When I picked up The Mind-Gut Connection by Dr. Emeran Mayer, part of me wondered whether I accidentally bought another aspirational read rather than one that I would actually use to help people learn how to alleviate anxiety and depression with food.
You know the type: You feel really smart and interested in the book store when you read the back cover and pay for it, but then somehow forget to take it out of the bag or put it on the shelf only to pass by, pick it up, and say, “Next time!” as you move on to something more interesting.
I didn’t want that future for this book. Especially because living with anxiety and depression comes with the need to explore every brain and life hack out there. Of course, I can’t speak for everyone, but for me it sometimes feels like my mental illness lies dormant in my mind for months before rearing their ugly heads and leaving me in bed for an entire weekend (or season).
The idea of having an option for every-day alleviation with food that could supplement the anti-depressants and self-care I already use sounded like something I needed to know.
Food for Anxiety and Depression
Part three of the book covered what kinds of foods and habits you should focus on bringing into your life. So, if you’re not interested in the biology of the human body, sociology surrounding the role of food in other cultures, or emerging research on our digestive systems, you could skip right to it. Ultimately, I can summarize it with a little ditty from my main food man:
Eat food. Not too much. Mostly plants.Michael Pollan
Dr. Mayer actually admits that Michael Pollan’s mantra acts as the summary for his advice, too, so don’t think I’m a hater here! I loved the book!
The additional benefits that Dr. Mayer provides are that we severely underestimate the power of fermented foods and should seek to integrate more into our daily menu.
What kind of fermented foods? Easy. Any of these will do:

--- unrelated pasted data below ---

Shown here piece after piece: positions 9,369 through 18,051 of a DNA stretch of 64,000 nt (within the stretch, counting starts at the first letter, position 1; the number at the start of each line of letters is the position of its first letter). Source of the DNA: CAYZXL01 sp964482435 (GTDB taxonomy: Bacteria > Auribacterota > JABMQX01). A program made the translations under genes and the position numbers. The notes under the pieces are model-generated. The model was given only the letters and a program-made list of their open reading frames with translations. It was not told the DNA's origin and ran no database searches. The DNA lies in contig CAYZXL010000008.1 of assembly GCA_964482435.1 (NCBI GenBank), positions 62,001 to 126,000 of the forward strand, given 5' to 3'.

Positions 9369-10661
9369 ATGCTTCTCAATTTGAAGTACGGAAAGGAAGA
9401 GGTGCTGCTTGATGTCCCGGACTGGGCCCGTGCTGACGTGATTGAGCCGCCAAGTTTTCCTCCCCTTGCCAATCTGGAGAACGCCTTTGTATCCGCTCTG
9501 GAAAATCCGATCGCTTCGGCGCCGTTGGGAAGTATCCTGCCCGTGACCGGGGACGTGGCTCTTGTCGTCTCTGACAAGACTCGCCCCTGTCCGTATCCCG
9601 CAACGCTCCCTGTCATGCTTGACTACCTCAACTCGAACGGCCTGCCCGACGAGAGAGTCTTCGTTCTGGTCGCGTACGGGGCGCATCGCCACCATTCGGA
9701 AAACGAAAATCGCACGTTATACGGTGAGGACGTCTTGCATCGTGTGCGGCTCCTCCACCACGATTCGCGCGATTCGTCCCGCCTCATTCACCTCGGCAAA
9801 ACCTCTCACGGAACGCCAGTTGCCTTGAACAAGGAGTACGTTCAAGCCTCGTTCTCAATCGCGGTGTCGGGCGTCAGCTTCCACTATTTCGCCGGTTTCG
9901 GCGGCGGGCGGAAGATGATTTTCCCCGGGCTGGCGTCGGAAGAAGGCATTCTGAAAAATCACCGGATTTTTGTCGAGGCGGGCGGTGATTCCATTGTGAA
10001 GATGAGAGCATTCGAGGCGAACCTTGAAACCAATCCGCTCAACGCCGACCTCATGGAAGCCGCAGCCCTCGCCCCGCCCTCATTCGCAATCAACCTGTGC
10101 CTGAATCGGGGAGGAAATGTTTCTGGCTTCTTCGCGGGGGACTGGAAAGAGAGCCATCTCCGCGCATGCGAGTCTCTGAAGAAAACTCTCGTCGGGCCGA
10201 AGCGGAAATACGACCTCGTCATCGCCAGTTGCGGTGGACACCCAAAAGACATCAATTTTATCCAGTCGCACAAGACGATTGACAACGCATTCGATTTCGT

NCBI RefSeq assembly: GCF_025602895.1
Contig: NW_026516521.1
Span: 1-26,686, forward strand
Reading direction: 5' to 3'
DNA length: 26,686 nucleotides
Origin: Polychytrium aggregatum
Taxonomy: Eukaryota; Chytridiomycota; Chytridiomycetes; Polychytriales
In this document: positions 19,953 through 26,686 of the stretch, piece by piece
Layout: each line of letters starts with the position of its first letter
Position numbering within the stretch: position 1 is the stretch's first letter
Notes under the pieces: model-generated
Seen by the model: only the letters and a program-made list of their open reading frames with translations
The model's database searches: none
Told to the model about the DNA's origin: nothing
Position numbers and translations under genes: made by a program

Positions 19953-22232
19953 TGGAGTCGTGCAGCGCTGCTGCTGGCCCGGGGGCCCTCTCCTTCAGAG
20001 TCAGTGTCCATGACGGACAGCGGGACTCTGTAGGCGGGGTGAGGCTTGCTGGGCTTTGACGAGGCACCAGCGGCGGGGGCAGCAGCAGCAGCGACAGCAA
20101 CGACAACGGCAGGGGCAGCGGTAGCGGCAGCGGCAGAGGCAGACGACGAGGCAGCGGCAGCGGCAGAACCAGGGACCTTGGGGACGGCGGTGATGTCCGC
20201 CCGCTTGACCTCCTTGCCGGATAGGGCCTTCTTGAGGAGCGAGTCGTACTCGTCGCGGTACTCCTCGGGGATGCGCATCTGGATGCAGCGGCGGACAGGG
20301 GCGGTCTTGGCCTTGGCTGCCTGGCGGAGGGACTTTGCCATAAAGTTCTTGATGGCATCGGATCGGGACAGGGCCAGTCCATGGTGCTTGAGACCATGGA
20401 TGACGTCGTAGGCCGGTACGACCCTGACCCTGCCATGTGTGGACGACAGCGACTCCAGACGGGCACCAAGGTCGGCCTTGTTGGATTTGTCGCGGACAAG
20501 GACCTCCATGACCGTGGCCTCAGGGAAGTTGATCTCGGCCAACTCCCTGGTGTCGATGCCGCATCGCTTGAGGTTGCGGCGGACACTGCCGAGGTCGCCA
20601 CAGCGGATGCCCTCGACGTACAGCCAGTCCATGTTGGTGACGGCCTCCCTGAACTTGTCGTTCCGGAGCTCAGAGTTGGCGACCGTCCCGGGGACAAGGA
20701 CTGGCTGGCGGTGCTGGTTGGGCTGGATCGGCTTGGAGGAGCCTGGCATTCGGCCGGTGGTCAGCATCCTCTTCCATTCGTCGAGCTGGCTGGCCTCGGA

Pretty simple items to integrate into your daily nutrition, if you ask me.
I made more of an effort to eat these foods after I read the book about two months ago. At minimum, I drink a glass of kombucha every day and I plan more non-dairy yogurt during the week than I previously did.
I gotta say, I experience a baseline of daily hopefulness that took a lot more work to achieve before I worked those items into my daily diet.
The other advice is what we’ve all come to accept as healthy habits: awareness of how much we eat, limiting distraction while we’re eating, and the quality of food that we put into our bodies.
While none of that was new, I found the science and case studies associated with those behaviors interesting to read.
Should You Read This Book?
While I found the book absolutely fascinating and a delightful read, you could find much of the information in online articles—especially if you’re a big ol’ nerd who frequently reads about this topic.
I would recommend this book more for newcomers to the subject, as it leaves no stone un-turned when tackling the science behind how the digestive system and ecosystem of microbiota work with or against the brain.
If you’re worried it will be over your head, never fear! The science in this book didn’t require any pre-existing knowledge or understanding terminology to get through it. Dr. Mayer does a truly incredible job of making the material readable for the average person.
For those who merely want to ingest (ha!) the advice on using food to alleviate the symptoms of anxiety and depression, you could read this, but I think it would be more helpful to just sit down at the book store or local library, flip to part three, take some notes, and head home.
Better yet? Listen to one of Dr. Mayer’s guest appearances on podcasts.
I genuinely enjoyed the read and didn’t want to put it down. However, it’s ultimately a book that, once read, is easily internalized. This isn’t a reference book you’ll want to keep.
Did you read this? If so, what did you think? If you’ve read other books on the topic, what’s been your favorite? I’m always looking for recommendations!